Results tagged ‘ 2007 World Series ’
By Trevor Hayes
While Jim Tracy’s Colorado Rockies won’t join the likes of Jack McKeon’s 2003 Florida Marlins and Hall of Famer Bob Lemon‘s 1978 Yankees, the skipper certainly made headlines before his team was eliminated from the playoffs on Monday by the defending World Champion Phillies.
Both Lemon and McKeon, however, claimed the unique accomplishment of leading their team to a World Series title during a season in which they didn’t start the year as that team’s manager.
Lemon, elected to the Hall of Fame as a pitcher in 1976, was hired by the Yankees shortly after the White Sox fired him in the summer of 1978. His new team trailed the Red Sox by nine-and-a-half games when Lemon was hired on July 25, but future Hall of Famers Reggie Jackson, Catfish Hunter and Goose Gossage helped the team surge back into contention to catch Boston. The chase was highlighted by a four-game sweep of the Sox known as the Boston Massacre and a one game playoff which featured Bucky Dent’s historic home run. The Yankees then went on to defeat the Royals in the American League Championship Series and the Dodgers in the World Series.
McKeon’s Marlins were much quieter in qualifying for the postseason via the Wild Card – but used an infusion of stellar play from young talents like Josh Beckett, Miguel Cabrera and Dontrelle Willis. Riding the youth wave, McKeon let veterans like Ivan Rodriguez and Mike Lowell pace the team – pushing the Marlins from 19-29 in late May to 91 wins and a World Series title.
Tracy, who took over the Rockies in May, accomplished quite a bit in his first season at Colorado’s helm. The Rockies finished 22 games over .500 (92-70), making Tracy the first in-season replacement to take a team that was 10 games under .500 to 20 games over .500. He set several other records, tying the modern mark for wins (41) in a team’s first 60 games after getting the job in midseason. With 50 wins through 75 contests, he matched Lemon in 1978-79 as the first mid-season replacement to post a .667 win percentage through that many games.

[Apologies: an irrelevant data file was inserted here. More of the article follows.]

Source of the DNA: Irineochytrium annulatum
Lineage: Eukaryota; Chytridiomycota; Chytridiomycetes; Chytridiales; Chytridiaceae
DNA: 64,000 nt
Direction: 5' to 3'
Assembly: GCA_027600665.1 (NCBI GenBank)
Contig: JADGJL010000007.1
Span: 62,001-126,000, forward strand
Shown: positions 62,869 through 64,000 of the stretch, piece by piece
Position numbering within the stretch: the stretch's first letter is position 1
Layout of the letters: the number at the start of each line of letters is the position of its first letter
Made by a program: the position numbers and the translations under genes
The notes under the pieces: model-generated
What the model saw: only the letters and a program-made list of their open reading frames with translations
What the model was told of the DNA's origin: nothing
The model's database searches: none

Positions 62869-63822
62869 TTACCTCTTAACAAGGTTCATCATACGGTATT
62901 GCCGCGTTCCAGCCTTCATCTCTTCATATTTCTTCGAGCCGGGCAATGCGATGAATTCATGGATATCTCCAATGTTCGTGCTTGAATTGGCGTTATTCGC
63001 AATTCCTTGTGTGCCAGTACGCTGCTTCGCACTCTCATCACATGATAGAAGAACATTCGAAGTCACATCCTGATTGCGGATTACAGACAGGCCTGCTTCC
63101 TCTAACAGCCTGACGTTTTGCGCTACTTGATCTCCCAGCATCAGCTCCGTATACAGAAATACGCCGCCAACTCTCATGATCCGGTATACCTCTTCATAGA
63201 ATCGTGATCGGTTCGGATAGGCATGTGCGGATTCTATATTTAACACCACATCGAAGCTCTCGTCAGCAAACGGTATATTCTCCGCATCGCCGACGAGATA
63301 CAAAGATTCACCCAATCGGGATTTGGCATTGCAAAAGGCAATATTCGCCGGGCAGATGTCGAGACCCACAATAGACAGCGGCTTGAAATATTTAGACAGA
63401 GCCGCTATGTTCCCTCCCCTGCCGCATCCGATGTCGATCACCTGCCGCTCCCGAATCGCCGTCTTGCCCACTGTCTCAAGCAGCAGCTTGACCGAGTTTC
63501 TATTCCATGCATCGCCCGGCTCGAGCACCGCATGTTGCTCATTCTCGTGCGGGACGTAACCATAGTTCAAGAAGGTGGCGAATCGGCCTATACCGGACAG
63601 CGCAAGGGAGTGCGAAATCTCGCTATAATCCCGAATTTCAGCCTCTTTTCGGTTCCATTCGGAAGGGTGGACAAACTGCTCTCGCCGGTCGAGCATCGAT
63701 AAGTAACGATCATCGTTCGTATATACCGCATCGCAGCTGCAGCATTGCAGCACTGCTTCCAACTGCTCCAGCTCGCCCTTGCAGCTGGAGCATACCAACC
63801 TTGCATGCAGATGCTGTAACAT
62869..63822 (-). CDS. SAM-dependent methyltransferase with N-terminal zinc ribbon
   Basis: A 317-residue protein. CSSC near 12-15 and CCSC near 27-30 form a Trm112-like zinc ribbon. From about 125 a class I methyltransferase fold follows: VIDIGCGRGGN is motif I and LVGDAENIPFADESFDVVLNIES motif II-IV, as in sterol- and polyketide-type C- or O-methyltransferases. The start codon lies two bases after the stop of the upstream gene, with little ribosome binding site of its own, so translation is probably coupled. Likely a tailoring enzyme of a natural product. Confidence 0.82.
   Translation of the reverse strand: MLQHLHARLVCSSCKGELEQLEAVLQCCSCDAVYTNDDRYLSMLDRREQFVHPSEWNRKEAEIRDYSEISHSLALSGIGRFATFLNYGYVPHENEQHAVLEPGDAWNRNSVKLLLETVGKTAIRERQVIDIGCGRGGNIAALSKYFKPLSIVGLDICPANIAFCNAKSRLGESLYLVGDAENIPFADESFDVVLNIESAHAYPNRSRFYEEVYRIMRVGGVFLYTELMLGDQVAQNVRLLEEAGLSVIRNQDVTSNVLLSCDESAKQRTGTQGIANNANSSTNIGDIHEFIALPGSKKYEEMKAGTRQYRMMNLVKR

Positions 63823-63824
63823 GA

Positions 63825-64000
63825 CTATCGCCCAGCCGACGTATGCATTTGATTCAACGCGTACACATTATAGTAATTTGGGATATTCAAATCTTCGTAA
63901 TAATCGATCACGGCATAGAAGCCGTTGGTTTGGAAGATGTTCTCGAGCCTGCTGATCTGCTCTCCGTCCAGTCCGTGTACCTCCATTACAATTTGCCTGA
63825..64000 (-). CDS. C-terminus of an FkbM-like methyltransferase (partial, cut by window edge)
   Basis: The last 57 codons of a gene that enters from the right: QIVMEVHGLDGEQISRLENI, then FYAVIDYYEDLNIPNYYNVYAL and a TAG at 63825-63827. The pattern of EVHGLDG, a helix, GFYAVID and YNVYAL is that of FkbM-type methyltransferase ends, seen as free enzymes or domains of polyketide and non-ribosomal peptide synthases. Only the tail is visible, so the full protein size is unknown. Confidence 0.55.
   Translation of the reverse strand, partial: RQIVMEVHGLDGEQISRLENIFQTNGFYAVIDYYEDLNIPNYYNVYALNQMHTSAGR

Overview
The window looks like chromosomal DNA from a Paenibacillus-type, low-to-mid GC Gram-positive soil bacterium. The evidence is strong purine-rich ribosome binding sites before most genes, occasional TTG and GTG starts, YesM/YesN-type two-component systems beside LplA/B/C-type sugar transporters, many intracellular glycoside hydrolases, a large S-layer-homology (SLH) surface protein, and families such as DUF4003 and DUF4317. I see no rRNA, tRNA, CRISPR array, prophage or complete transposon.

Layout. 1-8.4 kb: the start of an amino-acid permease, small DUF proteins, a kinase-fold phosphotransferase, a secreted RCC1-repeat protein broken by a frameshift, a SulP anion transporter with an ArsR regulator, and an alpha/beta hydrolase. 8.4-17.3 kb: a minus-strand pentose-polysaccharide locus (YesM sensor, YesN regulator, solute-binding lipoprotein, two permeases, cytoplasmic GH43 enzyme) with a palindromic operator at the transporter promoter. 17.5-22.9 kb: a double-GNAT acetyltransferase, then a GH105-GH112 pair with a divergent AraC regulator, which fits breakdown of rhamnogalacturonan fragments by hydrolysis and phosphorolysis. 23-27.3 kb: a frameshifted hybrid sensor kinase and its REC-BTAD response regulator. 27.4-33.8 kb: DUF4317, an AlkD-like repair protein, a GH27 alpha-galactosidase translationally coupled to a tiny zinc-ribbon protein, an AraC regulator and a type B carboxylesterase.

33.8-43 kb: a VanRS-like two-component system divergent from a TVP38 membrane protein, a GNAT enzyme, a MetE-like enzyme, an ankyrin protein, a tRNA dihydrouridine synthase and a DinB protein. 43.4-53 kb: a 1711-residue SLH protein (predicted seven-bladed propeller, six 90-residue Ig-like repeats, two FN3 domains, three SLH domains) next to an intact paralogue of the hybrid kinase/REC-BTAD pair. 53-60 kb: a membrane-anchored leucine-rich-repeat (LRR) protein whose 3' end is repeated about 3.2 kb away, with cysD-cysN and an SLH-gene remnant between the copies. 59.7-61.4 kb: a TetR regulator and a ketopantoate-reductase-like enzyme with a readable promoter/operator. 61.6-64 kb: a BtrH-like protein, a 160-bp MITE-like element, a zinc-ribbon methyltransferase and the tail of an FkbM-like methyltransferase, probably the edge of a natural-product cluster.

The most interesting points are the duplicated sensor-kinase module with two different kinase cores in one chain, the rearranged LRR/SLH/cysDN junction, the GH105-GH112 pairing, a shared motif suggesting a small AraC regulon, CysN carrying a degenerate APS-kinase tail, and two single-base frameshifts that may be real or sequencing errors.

Entering this year, 30 managers were replaced during the season since 2000. Only eight of the new skippers posted winning records – and only one, McKeon with the 2003 Marlins, actually won the World Series.
Just 15 midseason managerial changes, prior to Tracy, resulted in a playoff berth.In fact, only two teams in history have changed their manager midseason and won the World Series – McKeon’s Marlins and Lemon’s Yankees.
Trevor Hayes is editorial production manager at the National Baseball Hall of Fame and Museum.
By Samantha Carr
When he arrived in Cooperstown along with Hall of Famers and fellow former major leaguers for the Inaugural Hall of Fame Classic, Mike Timlin made it clear that he was the one player who was not retired.
“Nothing’s totally official,” said Timlin, who last played in 2008 with the Boston Red Sox. “I had my name out there in Spring Training, so something could happen this summer. If someone gives me a call that I would deem worthy to walk away from the family for a little while, it could happen.”
The Colorado Rockies made that call.
The 43-year-old Timlin signed a minor league contract with the Rockies and reported to the Pioneer League’s Casper Ghosts on a rehab assignment July 29. He threw two scoreless outings for the rookie-league level Ghosts before being promoted to the Rockies’ Triple-A club in Colorado Springs. He made his Sky Sox debut on Thursday night, pitching one-and-two-thirds scoreless innings against Nashville.
The Classic, which took place on Father’s Day, brought five Hall of Famers and more than 20 former major league stars to Doubleday Field in Cooperstown. Although Timlin’s team lost, he made an effort to get everyone who participated to autograph his jersey.
Timlin has played for the Blue Jays, Mariners, Orioles, Cardinals, Phillies and Red Sox in 18 big league seasons, has a 4.26 ERA in 46 postseason appearances with 41 strikeouts and is the all-time leader in relief appearances by a right-hander with 1,054. He got the save in the final game of the 1992 World Series for Toronto.
Fifteen years to the day later, he made an appearance in Game 1 of the 2007 Fall Classic, throwing one inning of scoreless relief for Boston. Timlin was part of World Series championship teams with Toronto (1992 and 1993) and Boston (2004 and 2007).
Samantha Carr is media relations coordinator at the National Baseball Hall of Fame and Museum.